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Scientists Discover Whales That Used To Walk On Land

A 43 million-year-old fossil of a whale with four legs, webbed feet and hooves was discovered in Peru.

Palaeontologists believe the marine animals four-metre-long (13 ft) body was adapted to swim as well as walk on land.

You might think of whales as the ultimate ocean-dweller, and although that might be true today…

Cetaceans (whales, dolphins, and porpoises) originated in South Asia more than 50 million years ago from a small, four-legged, hoofed ancestor that lived on land (below).

Indohyus, a furry ancestor of modern whales

The newest discovery had four strong limbs which were capable of carrying its weight as well as a powerful tail.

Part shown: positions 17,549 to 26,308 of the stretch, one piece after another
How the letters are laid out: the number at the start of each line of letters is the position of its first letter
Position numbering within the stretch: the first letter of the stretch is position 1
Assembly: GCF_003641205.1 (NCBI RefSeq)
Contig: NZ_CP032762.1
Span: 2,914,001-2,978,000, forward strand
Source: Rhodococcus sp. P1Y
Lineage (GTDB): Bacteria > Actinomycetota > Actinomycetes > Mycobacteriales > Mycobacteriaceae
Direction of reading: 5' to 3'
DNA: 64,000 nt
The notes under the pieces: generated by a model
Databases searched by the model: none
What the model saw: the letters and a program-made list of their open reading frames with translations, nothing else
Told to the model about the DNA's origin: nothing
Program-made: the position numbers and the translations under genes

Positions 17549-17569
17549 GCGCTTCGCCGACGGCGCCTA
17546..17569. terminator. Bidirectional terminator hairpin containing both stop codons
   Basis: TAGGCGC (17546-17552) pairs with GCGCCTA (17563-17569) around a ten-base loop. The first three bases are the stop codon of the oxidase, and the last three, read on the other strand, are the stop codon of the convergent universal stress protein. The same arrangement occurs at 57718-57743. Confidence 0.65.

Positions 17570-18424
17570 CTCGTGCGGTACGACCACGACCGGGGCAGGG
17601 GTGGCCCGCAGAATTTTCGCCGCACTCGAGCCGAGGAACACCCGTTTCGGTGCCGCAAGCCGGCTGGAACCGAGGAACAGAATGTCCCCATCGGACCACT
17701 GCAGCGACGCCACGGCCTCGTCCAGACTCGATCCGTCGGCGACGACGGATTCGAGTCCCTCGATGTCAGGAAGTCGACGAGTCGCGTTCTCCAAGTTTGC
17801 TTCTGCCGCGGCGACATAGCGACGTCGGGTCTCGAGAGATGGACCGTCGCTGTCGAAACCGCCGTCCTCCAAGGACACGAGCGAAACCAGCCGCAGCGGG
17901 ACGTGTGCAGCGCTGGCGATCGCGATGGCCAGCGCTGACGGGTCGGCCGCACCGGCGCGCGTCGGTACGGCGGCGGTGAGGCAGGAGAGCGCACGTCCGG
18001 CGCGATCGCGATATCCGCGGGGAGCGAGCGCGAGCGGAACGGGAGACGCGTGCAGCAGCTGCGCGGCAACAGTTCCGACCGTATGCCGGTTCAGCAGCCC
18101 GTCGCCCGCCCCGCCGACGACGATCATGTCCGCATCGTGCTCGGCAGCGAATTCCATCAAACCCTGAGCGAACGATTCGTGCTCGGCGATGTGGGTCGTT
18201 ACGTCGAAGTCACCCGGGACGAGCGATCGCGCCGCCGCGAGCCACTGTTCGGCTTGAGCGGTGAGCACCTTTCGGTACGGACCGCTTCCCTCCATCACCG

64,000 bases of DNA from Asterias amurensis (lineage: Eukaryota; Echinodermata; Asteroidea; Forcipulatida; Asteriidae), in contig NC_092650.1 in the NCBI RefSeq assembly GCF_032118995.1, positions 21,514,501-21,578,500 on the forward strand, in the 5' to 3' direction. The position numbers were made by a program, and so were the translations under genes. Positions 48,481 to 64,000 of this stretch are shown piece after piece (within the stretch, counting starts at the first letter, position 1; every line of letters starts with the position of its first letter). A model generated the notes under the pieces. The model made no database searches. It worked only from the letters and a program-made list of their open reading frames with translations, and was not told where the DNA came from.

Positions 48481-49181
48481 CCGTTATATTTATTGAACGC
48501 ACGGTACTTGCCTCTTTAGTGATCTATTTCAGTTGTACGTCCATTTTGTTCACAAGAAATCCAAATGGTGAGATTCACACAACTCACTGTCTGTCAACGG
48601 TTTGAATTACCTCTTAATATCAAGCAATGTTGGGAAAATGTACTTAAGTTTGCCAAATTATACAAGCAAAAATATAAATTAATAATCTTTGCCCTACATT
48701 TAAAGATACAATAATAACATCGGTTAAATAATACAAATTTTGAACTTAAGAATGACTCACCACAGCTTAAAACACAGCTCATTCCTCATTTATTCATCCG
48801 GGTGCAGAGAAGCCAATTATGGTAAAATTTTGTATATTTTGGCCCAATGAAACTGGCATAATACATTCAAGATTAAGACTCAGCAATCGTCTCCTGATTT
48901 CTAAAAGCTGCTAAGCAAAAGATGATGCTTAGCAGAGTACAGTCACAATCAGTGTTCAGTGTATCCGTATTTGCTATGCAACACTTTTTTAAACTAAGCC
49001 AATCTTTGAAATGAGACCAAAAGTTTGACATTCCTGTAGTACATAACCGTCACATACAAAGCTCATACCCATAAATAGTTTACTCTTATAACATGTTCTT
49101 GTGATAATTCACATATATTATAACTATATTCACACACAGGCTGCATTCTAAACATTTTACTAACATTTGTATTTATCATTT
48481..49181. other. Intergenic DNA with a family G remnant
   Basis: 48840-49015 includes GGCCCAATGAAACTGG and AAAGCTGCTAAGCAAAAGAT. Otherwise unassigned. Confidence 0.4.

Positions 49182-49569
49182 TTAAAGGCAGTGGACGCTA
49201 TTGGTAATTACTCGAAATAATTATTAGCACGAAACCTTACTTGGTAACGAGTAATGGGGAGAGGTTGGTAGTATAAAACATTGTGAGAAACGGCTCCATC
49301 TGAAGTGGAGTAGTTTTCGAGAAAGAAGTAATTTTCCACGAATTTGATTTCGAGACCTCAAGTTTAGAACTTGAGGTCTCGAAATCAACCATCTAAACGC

This part-land part-water whale has been compared to the likes of an otter or a beaver.

Researchers now believe that this discovery could shed some more light on the evolution of the whale.

“This is the most complete specimen ever found for a four-legged whale outside of India and Pakistan,” said Dr Olivier Lambert, a scientist at the Royal Belgian Institute of Natural Sciences and co-author of the study.

WATCH: The majestic blue whale

It was found off Peru’s Pacific coast and the location has piqued researchers interest.

This is because the first whales are thought to have evolved in South Asia around 50 million years ago.

As their bodies became better suited to water, they migrated further afield to North Africa and America.

This latest discovery suggests early whales managed to swim there from South America.

“Whales are this iconic example of evolution,” Travis Park, an ancient whale researcher at the Natural History Museum in London, said.

“They went from small hoofed mammals to the blue whale we have today. It’s so interesting to see how they conquered the oceans.”

READ: Whale Song Patterns That Can Predict Migration

WATCH: The song of the blue whale

Joe Kahlo

Written by Joe Kahlo

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